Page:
Shaw, of Otago University, says the lockdown reductions in air pollution were so short-lived she doesn’t expect to see any noticeable improvement in long-term health data.
One reason is our baseline levels of air pollution aren’t that high compared with some cities in Europe, China and India. “You might expect to see a short term reduction in mortality if there was a big reduction in the air pollution [in those places], but not in New Zealand.”
However, any long-term reduction on this country’s previous air pollution levels – including below recommended limits – would lead to health improvements, she says, as the relationship between pollution and health is reasonably linear. “The lower you can get your transport-related air pollution, the better.”
Simon Kingham is a professor of human geography at University of Canterbury, and chief science adviser to the Ministry of Transport. He says there’s a chance that, in the short term, congestion will rise in some places, like Christchurch, where public transport isn’t operating at full capacity.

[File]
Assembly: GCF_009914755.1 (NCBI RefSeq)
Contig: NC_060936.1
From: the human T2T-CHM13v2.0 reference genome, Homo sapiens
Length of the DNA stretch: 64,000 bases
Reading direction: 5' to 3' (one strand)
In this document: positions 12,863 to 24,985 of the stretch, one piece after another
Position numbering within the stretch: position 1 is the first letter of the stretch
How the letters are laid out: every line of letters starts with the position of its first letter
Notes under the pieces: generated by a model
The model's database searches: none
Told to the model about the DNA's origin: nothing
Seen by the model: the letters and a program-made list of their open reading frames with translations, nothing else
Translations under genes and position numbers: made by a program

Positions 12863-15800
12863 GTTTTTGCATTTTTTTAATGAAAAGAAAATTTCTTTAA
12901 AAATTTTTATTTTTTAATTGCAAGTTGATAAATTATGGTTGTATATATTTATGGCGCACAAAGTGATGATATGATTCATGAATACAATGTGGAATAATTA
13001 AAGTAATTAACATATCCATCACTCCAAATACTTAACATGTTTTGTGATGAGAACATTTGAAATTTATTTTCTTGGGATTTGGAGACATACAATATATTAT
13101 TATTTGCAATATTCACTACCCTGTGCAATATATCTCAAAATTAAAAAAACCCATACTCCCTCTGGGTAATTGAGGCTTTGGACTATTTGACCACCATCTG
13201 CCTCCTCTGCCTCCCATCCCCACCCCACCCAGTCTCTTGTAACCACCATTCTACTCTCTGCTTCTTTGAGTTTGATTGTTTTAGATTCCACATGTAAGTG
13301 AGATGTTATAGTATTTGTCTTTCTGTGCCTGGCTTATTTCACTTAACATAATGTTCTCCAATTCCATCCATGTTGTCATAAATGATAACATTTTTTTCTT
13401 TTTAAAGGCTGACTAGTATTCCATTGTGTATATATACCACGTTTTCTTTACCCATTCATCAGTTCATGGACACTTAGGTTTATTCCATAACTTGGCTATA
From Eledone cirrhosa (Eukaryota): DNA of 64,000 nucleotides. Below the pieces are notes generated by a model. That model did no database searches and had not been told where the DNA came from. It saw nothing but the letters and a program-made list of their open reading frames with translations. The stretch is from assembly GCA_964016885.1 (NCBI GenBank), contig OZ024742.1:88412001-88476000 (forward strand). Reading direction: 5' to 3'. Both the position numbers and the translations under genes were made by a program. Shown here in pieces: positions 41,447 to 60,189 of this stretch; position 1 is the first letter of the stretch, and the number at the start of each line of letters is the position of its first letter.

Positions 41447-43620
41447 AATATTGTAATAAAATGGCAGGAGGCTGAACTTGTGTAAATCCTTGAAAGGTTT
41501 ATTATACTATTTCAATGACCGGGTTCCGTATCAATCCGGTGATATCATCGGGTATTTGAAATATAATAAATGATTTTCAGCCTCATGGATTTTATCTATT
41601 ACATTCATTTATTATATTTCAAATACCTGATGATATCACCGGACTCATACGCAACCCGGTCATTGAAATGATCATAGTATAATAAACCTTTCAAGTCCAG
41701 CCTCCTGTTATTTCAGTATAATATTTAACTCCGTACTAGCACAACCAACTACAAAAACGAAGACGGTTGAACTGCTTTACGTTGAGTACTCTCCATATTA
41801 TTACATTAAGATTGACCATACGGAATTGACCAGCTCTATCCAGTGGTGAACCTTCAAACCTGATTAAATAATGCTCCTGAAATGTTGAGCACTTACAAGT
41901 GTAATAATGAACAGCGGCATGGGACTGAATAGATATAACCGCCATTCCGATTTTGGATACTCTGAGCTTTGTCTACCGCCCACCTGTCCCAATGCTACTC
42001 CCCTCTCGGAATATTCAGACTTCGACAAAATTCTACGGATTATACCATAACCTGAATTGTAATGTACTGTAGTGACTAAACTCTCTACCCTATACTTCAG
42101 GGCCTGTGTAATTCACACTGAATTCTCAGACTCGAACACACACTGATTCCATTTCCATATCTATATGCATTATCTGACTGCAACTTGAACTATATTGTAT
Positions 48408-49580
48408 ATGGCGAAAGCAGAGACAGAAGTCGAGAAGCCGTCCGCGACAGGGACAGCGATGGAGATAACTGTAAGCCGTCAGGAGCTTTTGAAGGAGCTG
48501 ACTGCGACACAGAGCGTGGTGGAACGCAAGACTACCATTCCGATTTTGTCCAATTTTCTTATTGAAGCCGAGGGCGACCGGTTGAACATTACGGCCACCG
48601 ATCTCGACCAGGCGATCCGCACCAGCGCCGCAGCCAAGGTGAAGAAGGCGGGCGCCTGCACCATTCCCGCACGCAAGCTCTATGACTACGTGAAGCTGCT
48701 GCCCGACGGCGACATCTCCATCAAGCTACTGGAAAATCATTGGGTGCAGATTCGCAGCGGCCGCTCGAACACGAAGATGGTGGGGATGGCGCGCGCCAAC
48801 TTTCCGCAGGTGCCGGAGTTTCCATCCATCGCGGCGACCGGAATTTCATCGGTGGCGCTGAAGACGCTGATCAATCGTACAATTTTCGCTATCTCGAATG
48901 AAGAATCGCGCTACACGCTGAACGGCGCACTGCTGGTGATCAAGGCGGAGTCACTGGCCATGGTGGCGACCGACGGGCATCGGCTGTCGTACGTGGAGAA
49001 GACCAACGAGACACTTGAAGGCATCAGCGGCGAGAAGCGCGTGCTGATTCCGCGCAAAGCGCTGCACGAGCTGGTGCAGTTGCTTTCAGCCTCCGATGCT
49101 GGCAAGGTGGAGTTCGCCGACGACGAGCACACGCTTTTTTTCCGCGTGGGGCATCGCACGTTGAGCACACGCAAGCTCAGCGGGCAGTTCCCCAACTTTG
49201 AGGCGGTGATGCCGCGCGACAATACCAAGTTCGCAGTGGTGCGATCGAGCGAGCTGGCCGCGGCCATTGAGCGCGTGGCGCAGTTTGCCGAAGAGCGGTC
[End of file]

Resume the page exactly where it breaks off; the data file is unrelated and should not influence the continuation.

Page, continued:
Because of those issues, the Ministry of Transport and the Transport Agency are considering ways to encourage people to walk and cycle more, Kingham says. That might mean staff working from home one day a week – “if you can reduce the number of desks, you can actually reduce your footprint, and that actually saves you money.”
There’s also investigation into the United Kingdom’s cycle to work scheme, which offers tax breaks.
“We do not have serious policy about reducing carbon emissions in the transport sector.” – Caroline Shaw
Already there are signs of the Government working with councils on getting people out of their cars, which feeds into a feeling that some people, post-Covid-19, want their cities to change for good. (It’s not always easy to keep physically distant on public transport, as opposed to walking and cycling.)
Last month, Associate Minister of Transport Julie Anne Genter announced money would be made available to councils to expand footpaths and create temporary cycleways to ensure physical distancing.